Speaking about how brands and marketers have realised the changing scenario, Choudhary further shared some examples and said, “Honda has realised that the scooter market is overtaking the motorcycle market in rural India and therefore, they launched Honda Cliq targeted only at rural Indian women. Alcohol consumption among women has been increasing; Bacardi has been making the best of it as their sessions are more focused at women. Hotstar has realised that their video consumption is 3 times more by women compared to men.” 

When kindness is a competitive advantage: Mark Shayler 

Mark Shayler, Director, Ape, addressed the audience on the topic, ‘Purpose is a Superpower and Kindness is a Competitive Advantage’. According to Shayler, “Every single action has a reaction and every single movement has an angle. We are all millennial. People like tactility; if you are making a digital campaign make it real, make it human. We can’t lie anymore, because the Internet is everywhere and the truth will eventually come out. It’s high time that you innovate the new way. Define a purpose, as purpose makes you stronger, being good is new cool and kindness is competitive.” 

Today, people don’t buy products, they buy people: Erica Ng 

While sharing her insights on ‘Brands of Tomorrow | 2018’, Erica Ng, Senior Editor - Asia Pacific Insight, WGSN, spoke about the growing influence of consumer insights on brands. 

According to Ng, “The world is getting future ready and so are our brands. The brands of tomorrow are using the 4 E’s – Engagement, Exclusivity, Experience and Emotion. While today’s traditional spaces are extremely crowded, it becomes a larger deal for the brands of tomorrow to get more creative in their thinking. The brands of tomorrow are engineering vitality, as they aren’t using space to advertise but instead growing their presence on digital. They are using psychographics to understand the consumer needs. Today, people don’t buy products, they buy people!” 

Brands need to address the unknown needs of consumers: Anindya Ghose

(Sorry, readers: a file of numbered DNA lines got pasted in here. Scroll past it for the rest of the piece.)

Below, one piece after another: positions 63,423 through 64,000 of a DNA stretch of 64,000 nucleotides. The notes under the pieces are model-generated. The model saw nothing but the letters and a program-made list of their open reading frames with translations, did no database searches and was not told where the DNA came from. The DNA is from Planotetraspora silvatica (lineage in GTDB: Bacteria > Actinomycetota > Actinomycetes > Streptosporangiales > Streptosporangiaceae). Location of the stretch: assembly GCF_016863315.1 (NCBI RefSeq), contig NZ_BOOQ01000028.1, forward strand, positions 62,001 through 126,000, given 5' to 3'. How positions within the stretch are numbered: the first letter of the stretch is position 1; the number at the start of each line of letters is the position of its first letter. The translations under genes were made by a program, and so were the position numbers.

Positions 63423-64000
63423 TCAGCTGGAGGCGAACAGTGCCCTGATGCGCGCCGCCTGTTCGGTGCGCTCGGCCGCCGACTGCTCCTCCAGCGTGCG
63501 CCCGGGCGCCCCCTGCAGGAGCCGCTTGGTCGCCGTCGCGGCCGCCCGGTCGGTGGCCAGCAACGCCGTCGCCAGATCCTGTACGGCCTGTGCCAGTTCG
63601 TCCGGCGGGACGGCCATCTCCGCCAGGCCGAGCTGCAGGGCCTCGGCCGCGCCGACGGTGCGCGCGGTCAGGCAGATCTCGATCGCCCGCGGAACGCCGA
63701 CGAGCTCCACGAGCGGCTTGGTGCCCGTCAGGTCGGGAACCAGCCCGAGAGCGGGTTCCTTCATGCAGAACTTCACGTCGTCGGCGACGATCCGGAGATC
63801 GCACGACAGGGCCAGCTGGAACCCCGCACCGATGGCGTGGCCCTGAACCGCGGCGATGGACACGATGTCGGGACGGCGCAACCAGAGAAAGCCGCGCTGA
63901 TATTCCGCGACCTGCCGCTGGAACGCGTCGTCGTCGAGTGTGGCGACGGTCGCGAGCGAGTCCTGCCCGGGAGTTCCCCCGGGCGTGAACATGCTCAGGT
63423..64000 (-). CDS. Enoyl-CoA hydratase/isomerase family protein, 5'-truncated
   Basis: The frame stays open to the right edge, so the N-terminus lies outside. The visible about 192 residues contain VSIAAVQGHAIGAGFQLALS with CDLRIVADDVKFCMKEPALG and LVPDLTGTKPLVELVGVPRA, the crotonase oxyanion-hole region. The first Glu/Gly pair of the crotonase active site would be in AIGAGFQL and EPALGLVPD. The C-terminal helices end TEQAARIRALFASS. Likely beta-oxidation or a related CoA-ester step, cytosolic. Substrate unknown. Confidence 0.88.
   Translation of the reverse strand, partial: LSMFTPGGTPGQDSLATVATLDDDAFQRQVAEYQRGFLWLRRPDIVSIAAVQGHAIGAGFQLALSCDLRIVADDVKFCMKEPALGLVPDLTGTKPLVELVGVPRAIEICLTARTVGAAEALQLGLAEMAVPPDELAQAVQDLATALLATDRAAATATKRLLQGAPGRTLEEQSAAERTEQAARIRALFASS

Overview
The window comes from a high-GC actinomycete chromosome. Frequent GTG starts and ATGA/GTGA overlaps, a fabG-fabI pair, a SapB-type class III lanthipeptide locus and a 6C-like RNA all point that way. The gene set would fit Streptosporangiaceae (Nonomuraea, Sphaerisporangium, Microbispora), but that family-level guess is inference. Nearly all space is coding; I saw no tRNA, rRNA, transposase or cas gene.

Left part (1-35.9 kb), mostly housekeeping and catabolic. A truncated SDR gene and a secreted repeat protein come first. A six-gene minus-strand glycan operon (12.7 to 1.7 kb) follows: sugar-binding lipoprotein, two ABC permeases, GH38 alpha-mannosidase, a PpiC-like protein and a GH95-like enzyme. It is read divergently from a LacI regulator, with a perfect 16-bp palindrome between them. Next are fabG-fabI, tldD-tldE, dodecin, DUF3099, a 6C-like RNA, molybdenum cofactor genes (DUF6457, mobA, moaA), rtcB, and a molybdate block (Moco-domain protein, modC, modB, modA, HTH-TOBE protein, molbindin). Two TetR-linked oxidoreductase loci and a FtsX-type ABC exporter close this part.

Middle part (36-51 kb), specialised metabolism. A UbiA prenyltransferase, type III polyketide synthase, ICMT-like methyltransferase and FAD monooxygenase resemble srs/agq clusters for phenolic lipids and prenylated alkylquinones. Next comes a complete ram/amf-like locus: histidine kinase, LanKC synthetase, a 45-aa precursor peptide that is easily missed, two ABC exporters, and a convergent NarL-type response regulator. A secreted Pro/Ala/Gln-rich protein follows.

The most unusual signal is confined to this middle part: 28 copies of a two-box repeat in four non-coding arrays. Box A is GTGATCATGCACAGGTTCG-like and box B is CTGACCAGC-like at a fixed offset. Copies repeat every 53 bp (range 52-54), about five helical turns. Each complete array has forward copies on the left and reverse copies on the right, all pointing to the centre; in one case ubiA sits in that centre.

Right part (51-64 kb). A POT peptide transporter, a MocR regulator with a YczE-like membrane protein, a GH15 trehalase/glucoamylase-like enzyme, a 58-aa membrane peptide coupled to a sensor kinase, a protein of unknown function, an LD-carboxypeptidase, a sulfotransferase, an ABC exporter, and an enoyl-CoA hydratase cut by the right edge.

Anindya Ghose, Heinz Riehl Chair Professor of Business and Director of Masters in Business Analytics at New York University, NYU Stern School of Business, is the youngest ever recipient of the prestigious INFORMS ISS Distinguished Fellow Award. 

Addressing the audience on the topic, ‘Using Artificial Intelligence to Monetize the $3 Trillion Mobile Economy’, Ghose shared insights on the increasing benefits of Artificial Intelligence and said, “Crowdedness is one thing which works best in the case of AI, as when people are alone in a crowd, phone is their best escape. Over a period of time, we have witnessed brands identifying known as well as unknown needs of consumer’s, basis which they are ready to invest heavily in mobile data metrics. Addressing the unknown needs is what will give the brand an upper hand to serve better. This metric eventually helps in measuring the ROI on the capital spent.” 

A keynote session by Ricardo Gomez-Insausti, Vice-President (Research), Numeris, was followed by a panel discussion featuring Amit Shah (Head - Distribution Strategy, Star India); Amit Arora (EVP, Indiacast); Arun Unni (Chief Content Officer, Tata Sky); Debkumar Chakrabarti (Pr. Adviser (B&CS), TRAI); Javed Jafri (Media Head - Traditional & Digital, Malaysia, Singapore, Myanmar, Cambodia & Laos, Unilever); Vynsley Fernandes (Executive Director, Castle Media); and Sanjay Jain (Group CTO, DEN Networks). 

The keynote session on ‘How Return Path Data Will Turbo-Boost Television Audience Measurement Globally’ addressed the challenges faced in the Indian market for TV audience measurement and the global developments taking place in the measurement system. 

Day 1 concluded with an interesting &Prive Soiree consisting of a panel discussion featuring Ogilvy India’s Sonal Dabral and filmmaker & writer Ashwini Iyer Tewari. It was followed by the screening of Oscar winning film ‘The Post’.